Feleena

Strange morning for me.  I set in Panera with my coffee, my breakfast consumed, and I’ve got the song El Paso on repeat because–well, just because.  I have my reasons, and in a few I’ll change it to something else.  Something that will give me just enough time to do this post and hit the road, for I have some travelin’ ahead of me this morning.

This afternoon I get back into the routine.  I’ve had a few distractions this week, but it’s all legit, and you need a distraction now and then just to break things up.  But once you get too far away from what you should do, then you get distance, and that distance can lead to break up, and once you’re made that break it’s tough to take it back into yourself.

I’ve been there more than a few times.  Why?  Doubt.  Always the goddamn doubt.  you question if what you do is worth while, if what you’re attempting is going to be another “All in vain” operation that lead nowhere.  Nothing usual there:  that’s the majority of our lives, it seems.  You question everything, and doubt often comes into play when the questions fly.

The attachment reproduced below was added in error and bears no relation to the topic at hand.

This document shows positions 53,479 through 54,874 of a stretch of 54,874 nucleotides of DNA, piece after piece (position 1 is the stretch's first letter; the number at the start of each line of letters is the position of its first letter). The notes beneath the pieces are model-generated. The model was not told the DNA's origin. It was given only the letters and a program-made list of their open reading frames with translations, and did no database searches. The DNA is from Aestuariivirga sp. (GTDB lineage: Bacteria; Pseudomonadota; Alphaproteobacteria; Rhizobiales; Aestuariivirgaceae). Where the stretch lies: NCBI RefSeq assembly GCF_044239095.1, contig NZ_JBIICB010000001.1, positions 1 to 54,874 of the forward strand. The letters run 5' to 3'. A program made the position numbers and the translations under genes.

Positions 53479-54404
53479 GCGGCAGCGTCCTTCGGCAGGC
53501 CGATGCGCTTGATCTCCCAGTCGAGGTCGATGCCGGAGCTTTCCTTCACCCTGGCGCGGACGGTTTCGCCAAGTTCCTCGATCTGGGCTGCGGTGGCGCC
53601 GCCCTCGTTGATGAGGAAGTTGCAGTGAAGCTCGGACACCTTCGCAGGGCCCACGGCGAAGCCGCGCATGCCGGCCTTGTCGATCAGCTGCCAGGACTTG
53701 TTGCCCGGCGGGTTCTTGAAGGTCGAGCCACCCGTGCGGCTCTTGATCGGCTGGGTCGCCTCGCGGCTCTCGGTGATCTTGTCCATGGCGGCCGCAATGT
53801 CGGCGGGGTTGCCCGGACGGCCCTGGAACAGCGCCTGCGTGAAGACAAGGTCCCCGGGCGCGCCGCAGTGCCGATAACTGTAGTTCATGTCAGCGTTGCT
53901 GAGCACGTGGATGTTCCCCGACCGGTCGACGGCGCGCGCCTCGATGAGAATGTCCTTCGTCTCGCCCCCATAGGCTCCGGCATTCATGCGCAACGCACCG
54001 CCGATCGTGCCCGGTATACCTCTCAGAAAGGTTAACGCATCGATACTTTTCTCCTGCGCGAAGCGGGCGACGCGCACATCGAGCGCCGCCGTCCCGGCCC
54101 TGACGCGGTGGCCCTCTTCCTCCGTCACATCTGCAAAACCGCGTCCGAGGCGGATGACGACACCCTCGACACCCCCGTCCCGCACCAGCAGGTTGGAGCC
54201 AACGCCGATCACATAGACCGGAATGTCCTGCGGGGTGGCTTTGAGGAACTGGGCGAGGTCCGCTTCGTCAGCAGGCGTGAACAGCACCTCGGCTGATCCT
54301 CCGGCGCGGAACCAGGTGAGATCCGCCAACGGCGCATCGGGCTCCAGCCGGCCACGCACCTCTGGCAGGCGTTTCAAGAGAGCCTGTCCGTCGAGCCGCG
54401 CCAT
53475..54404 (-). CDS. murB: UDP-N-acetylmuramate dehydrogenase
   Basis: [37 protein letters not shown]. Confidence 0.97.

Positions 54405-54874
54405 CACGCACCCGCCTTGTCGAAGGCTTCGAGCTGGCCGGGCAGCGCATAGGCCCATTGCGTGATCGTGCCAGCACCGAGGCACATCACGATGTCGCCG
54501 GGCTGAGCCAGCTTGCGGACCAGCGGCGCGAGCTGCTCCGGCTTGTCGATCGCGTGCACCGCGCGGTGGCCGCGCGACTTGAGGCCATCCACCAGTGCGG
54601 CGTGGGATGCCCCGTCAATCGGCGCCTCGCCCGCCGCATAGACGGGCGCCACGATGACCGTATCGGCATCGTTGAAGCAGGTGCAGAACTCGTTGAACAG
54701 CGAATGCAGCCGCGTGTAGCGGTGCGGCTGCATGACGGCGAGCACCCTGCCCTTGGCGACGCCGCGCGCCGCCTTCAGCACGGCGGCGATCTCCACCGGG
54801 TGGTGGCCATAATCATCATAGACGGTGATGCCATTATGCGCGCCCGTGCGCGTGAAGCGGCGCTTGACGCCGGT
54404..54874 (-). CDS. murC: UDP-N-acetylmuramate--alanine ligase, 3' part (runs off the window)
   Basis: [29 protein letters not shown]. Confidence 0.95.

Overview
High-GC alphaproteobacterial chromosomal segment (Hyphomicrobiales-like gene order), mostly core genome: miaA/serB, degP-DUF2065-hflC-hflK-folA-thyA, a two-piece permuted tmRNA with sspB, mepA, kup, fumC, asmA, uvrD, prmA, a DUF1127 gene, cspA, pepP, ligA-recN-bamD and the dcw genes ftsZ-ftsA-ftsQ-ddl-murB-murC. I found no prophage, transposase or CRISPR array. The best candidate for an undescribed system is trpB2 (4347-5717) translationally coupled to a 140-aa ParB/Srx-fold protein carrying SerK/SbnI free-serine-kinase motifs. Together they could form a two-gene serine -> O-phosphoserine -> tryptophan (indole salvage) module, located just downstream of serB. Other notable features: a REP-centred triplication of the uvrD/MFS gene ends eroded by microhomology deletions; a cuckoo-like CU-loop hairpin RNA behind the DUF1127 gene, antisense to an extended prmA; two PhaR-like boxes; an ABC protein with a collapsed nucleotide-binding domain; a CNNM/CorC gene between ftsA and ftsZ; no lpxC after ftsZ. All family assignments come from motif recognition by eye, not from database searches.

To paraphrase a famous quote doubt is the creativity killer.  You doubt, and your creativity takes a hit–but you can’t allow that, for the creativity must flow.  It must keep moving forward, even if it’s stumbling about much like a young Keith Richards after many hours of Jack Daniel’s and heroin–or as he used to call it, “I’m awake, right?”

I have this little itty bitty part that I need to complete for my NaNo Novel research, and I’m sort of dragging on that.  Some of that I blame on AMC, for this damn Breaking Bad marathon is dragging me away.  And I would have stayed up until three in the morning to watch Gus and two others get rung up on the Heisenberg Hit-o-Meter, but it was midnight, I’d been up since four-thirty, and like I say, I gotta drive today.

There is a line in El Paso that goes, “My love is stronger than my fear of death.”  Writing should be that way:  one’s love of writing should be stronger than their fear of failure.  You are going to fail, and fail mighty, before something comes of your endeavor.  I know it sounds like BS, but there’s much truth in this.  I failed over the summer.  I wrote a novel, I did my best to get it published, to get the word out, to make certain it was clean and good–and a whole lot of nothing came.  Oh, sure, there were sales, but you always hope for sales, and those never materialized.

I shouldn’t call it a failure, however.  It’s the third thing I’ve published, and I learned from the experience.  I have the information filed away and on-hand for the next time I publish.

If you learn from your experiences, it’s not a failure.  Never.

Now I gotta road to catch . . .